The Commission found that the lead attorney breached the APO because the “public” version of his letter contained BPI, he served the letter on two people who were not signatories to the APO, and he failed to bracket the same BPI in the confidential version of his letter. The Commission did not agree with his argument that if unbracketed BPI had appeared in his letter, it was the fault of the respondent and its attorneys because they did not bracket or otherwise identify the BPI in their cover letter and revised response. The Commission noted that a questionnaire response is not filed with the Secretary subject to requirements of rules 201.6(b)(3) and 207.3(c), which require among other things that BPI be bracketed. Furthermore, the instructions for responding to the questionnaire indicated that each response would be automatically treated as confidential, except to the extent that data in the response are publicly available or must be disclosed by law. The lead attorney did not establish the applicability of either of the exceptions. Therefore, the respondent was under no obligation specifically to mark or bracket BPI in the revised questionnaire response.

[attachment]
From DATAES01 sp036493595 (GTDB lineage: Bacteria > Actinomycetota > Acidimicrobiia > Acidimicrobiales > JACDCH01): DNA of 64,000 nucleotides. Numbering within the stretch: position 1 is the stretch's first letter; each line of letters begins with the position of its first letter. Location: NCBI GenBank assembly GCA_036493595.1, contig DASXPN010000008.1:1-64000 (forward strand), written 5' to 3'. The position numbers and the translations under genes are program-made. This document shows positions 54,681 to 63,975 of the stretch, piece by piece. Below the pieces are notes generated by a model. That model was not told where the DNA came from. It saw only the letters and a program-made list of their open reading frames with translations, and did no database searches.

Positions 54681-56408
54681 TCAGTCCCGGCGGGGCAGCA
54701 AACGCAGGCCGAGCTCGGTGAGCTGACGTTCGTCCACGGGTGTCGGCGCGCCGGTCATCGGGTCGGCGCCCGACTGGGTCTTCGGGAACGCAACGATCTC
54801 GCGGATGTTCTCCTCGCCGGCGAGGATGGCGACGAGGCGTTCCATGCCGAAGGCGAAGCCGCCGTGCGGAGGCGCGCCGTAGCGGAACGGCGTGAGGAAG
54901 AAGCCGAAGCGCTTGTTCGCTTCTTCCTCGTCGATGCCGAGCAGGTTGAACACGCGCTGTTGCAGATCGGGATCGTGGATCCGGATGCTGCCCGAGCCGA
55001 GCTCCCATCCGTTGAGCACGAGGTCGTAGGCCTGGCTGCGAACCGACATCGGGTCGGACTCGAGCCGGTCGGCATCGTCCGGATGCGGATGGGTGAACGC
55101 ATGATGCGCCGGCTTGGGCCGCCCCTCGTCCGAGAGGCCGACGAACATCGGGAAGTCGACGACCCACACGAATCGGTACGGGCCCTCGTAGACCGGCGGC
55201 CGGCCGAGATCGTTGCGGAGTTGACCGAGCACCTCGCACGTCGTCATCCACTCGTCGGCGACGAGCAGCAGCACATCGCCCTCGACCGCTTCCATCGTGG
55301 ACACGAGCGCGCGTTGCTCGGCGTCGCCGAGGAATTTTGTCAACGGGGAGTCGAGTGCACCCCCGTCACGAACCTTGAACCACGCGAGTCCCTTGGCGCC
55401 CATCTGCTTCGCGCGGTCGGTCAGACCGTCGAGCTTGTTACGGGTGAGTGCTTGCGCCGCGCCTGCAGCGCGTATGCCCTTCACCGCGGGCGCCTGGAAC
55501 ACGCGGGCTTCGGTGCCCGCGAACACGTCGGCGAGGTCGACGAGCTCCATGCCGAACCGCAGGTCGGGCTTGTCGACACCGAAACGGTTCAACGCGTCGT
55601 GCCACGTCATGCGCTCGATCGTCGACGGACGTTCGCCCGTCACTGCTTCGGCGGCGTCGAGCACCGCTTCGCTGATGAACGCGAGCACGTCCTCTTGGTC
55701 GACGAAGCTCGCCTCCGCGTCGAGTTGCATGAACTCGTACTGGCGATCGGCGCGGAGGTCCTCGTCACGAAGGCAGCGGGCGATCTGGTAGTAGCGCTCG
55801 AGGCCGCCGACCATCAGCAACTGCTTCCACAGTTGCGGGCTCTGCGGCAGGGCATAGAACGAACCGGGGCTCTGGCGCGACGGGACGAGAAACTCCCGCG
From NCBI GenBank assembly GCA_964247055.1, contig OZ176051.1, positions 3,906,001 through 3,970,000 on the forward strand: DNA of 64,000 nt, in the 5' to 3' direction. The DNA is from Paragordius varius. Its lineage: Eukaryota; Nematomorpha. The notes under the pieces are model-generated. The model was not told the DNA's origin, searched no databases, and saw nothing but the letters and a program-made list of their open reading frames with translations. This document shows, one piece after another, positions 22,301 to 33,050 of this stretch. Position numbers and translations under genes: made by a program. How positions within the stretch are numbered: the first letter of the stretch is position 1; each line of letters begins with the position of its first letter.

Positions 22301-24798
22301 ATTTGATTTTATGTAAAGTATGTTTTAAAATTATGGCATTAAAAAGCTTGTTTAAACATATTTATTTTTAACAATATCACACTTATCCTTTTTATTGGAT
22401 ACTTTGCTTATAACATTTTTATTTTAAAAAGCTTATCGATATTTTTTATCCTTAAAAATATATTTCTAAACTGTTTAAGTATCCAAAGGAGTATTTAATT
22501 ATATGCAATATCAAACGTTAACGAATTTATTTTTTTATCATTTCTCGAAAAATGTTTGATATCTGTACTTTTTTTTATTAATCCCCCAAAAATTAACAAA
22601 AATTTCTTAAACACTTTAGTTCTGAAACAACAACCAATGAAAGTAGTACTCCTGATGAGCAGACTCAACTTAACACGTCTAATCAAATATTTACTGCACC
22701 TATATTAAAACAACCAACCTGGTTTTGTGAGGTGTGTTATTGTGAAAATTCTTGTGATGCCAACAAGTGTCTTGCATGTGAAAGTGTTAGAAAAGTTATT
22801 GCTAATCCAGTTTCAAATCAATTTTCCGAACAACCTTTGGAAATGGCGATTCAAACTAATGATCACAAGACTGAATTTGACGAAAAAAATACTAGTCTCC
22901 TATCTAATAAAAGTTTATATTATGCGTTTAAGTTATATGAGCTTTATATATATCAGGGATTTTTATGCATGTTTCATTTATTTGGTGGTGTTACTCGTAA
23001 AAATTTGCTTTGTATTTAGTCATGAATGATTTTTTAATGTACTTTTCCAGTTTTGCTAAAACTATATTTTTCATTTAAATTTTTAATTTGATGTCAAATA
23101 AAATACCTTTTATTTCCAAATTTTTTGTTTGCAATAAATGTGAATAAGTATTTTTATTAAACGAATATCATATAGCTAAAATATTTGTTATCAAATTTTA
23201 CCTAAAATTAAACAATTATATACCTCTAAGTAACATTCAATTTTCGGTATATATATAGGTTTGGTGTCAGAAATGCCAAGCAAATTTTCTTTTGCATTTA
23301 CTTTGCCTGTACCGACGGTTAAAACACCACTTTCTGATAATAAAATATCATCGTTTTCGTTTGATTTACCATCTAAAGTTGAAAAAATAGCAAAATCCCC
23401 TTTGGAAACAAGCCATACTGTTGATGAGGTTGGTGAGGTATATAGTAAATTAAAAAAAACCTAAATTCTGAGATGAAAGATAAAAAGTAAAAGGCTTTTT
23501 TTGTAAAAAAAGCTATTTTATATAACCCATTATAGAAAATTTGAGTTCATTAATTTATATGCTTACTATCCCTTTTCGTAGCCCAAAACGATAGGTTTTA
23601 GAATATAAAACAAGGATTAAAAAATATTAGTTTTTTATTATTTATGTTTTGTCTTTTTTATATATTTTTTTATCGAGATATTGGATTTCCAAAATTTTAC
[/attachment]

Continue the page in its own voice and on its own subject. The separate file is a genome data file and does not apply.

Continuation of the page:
The Commission issued a warning letter to the lead attorney. As mitigating factors, the Commission considered that the attorney did not act in bad faith, that this was the only breach in which he was involved within a period of time generally examined by the Commission for the purposes of determining sanctions, and that he took prompt action to correct the breach.

Case 26: Three attorneys, a secretary, and a paralegal prepared a postconference brief on behalf of the petitioner. One day after the attorneys filed the confidential version of the brief, they filed replacement pages for the confidential brief, and pursuant to the 24-hour rule, they filed the public version of the brief. The following workday, the Commission's Secretary notified the attorneys' law firm by telephone that several appendices in the public version of its brief contained unredacted BPI in brackets. The Secretary also noted that brackets had been removed from some of the petitioner's information in the replacement pages of the confidential brief, which was previously bracketed in the original pages of the confidential version of the brief and had been redacted from the public version of the brief.